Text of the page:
This two-part post on raw milk (Part I here) was prompted by a recent article on The Ethicurean, discussing an upcoming raw milk symposium and requesting users to take part in a Raw Milk User Survey. I posted a long comment which brought together many of my thoughts on the raw milk issue, about which I’ve been planning to write for some time. An adapted version of the comment appears below, and addresses one of my core complaints about the entire raw food debate.
We keep dairy goats for ourselves, and I also work part-time at a nearby goat dairy. We do not drink the milk raw, though I believe it is clean. We use it mostly to make yogurt and various cheeses, which we like better than straight milk in any form. Many other consumers who might not drink raw milk can use it to make completely safe yogurt or dairy products, and I suspect many people who do drink raw milk also make dairy products.
It drives me absolutely crazy that nowhere in the discussions/arguments about raw milk does anyone seem to realize or care that drinking it is only one way to use raw milk. Even if you think it’s dangerous, making most cheeses and yogurts raises the milk past the safe pasteuerization temperature, rendering it safe. Heck, ban drinking raw milk if you want, but allow the sale of the product for use in the kitchen.
To me, selling raw milk is no different than selling raw meat. It’s potentially dangerous if produced or handled improperly, but perfectly safe if (a) from a clean source and/or (b) is prepared in normal ways. Just look at the meat lobby’s insistence on safe cooking methods as a solution to contamination. I think eating rare steak is crazy, but we’re not forbidden from doing that (even in restaurants), and sales of raw meat are happily labelled with all sorts of government warnings about cooking the meat fully to temperature. Apparently the government is comfortable selling dangerous raw meat to consumers with a warning label and letting them take their own chances, why not milk? What’s so inherently terrible about letting me buy raw milk to make into yogurt or cheese, which is as safe as cooking the meat thoroughly?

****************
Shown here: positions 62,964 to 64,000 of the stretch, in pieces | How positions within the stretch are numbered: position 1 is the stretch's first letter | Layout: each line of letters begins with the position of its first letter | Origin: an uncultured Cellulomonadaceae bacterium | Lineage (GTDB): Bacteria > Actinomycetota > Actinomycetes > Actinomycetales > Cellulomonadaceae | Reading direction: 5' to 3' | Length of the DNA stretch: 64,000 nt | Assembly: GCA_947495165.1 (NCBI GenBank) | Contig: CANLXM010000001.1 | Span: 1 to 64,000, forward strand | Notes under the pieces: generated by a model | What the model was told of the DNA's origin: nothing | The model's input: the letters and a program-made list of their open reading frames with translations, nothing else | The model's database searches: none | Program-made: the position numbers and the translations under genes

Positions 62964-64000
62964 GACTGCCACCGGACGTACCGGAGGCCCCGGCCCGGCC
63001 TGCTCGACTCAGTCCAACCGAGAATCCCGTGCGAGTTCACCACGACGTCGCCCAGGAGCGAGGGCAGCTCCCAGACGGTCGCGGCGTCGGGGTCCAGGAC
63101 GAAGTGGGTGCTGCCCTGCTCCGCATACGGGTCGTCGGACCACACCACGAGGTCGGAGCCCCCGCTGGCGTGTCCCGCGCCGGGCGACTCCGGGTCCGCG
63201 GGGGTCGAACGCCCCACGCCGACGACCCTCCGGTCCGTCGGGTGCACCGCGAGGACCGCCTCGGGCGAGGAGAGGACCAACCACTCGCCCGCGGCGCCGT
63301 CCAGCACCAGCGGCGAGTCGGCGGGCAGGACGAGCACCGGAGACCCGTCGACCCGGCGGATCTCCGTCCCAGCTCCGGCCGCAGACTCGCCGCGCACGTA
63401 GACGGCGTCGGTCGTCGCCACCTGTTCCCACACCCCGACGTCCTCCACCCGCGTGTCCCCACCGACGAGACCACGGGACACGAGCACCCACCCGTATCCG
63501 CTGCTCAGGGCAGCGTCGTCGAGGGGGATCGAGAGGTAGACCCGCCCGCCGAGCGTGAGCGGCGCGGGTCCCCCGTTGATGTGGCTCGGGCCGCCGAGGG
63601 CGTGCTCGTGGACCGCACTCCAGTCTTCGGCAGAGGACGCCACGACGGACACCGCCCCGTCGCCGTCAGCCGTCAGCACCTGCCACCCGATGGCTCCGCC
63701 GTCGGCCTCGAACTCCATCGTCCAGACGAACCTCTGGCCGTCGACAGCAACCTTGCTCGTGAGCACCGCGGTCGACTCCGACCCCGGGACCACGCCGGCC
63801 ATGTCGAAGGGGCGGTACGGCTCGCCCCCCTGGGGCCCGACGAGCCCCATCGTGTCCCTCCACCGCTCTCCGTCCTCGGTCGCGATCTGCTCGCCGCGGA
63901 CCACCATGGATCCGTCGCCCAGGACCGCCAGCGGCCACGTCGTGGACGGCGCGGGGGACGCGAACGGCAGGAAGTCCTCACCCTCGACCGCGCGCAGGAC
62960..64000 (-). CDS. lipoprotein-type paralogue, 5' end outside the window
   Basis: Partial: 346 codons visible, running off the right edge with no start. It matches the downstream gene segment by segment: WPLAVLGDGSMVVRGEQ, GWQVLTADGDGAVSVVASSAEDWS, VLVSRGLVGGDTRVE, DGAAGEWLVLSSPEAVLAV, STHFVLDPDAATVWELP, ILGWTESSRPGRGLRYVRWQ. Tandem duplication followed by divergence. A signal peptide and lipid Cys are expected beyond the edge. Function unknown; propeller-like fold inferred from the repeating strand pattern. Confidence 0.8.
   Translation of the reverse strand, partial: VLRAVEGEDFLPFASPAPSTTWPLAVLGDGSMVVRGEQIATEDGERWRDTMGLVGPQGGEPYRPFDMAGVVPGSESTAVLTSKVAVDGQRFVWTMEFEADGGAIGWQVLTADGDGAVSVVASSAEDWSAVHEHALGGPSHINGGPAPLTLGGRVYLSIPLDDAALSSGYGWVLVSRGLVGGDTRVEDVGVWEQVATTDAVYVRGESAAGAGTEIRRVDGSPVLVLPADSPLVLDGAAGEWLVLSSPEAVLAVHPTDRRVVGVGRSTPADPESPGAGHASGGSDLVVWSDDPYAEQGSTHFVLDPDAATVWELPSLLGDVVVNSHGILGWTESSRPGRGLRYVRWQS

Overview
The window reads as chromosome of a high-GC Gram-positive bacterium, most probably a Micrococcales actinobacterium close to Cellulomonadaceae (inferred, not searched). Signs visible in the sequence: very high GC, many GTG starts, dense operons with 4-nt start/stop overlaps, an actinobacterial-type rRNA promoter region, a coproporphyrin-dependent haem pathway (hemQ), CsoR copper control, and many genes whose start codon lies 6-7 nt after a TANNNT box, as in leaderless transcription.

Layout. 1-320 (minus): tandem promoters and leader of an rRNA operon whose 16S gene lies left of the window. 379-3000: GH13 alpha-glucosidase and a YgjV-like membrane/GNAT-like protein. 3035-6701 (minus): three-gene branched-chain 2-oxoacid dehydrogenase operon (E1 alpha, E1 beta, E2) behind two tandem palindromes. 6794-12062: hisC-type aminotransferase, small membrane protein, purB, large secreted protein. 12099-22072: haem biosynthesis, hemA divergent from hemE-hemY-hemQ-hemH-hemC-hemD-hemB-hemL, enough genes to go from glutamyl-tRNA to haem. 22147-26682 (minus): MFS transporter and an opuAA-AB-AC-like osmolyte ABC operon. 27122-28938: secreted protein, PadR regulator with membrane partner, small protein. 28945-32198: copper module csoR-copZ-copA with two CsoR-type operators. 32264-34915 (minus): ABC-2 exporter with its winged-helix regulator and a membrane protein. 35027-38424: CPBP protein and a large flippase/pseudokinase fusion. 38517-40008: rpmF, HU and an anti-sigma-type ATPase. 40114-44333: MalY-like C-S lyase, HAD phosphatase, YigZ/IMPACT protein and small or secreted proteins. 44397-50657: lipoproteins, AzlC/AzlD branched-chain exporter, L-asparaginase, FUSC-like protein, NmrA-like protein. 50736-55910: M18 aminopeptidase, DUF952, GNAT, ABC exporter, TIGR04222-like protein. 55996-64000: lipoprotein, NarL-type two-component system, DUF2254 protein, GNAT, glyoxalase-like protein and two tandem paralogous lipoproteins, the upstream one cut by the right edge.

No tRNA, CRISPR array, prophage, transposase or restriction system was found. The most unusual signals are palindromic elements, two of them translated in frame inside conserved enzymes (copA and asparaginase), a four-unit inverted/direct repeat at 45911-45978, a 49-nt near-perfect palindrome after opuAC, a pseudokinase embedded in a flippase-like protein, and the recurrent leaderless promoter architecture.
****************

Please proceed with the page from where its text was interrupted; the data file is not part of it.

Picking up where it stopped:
Moreover, given that USDA regs allow the butchering and sale of poultry on-farm with no inspections, it is apparently safe for consumers to buy raw chicken from an unlicensed farm to take home and cook/eat as they see fit, but it’s terribly dangerous to milk an animal and take THAT product home and drink/prepare it as they see fit. The production, handling, storage, and transport needs of raw chicken are no more or less than for raw milk, so what’s the problem?
Raw milk is an ingredient just like meat, and our policies should account for customers’ abilities to make rational choices about the preparation of that ingredient as they are allowed to do for meat and almost any other ingredient. Allowing small farms to sell raw milk direct to willing customers does not in any way create a food safety hazard beyond the customer’s home. I’d love to see some stats on the per capita illness rate among raw milk users as compared to, say, potato salad or deviled egg eaters at summer picnics. How much of the total food-related illnesses in the US come from the product itself versus the method of preperation?
Food safety regulations rightly exist when the customer is too far removed from the production of the food to accurately judge its quality; they exist to fill a gap. Food safety regulations are wrongly implemented when they seek to stand between a willing customer and producer, filling a gap which didn’t exist. Thus sales of raw milk, or any other agricultural product, ought to be beyond the purview of food safety regulations if the sale is conducted between knowledgable and consenting adults; we currently have more freedom to sign a contract with a skydiving agency than with a local dairy. And people wonder why farms are vanishing and the food system is broken…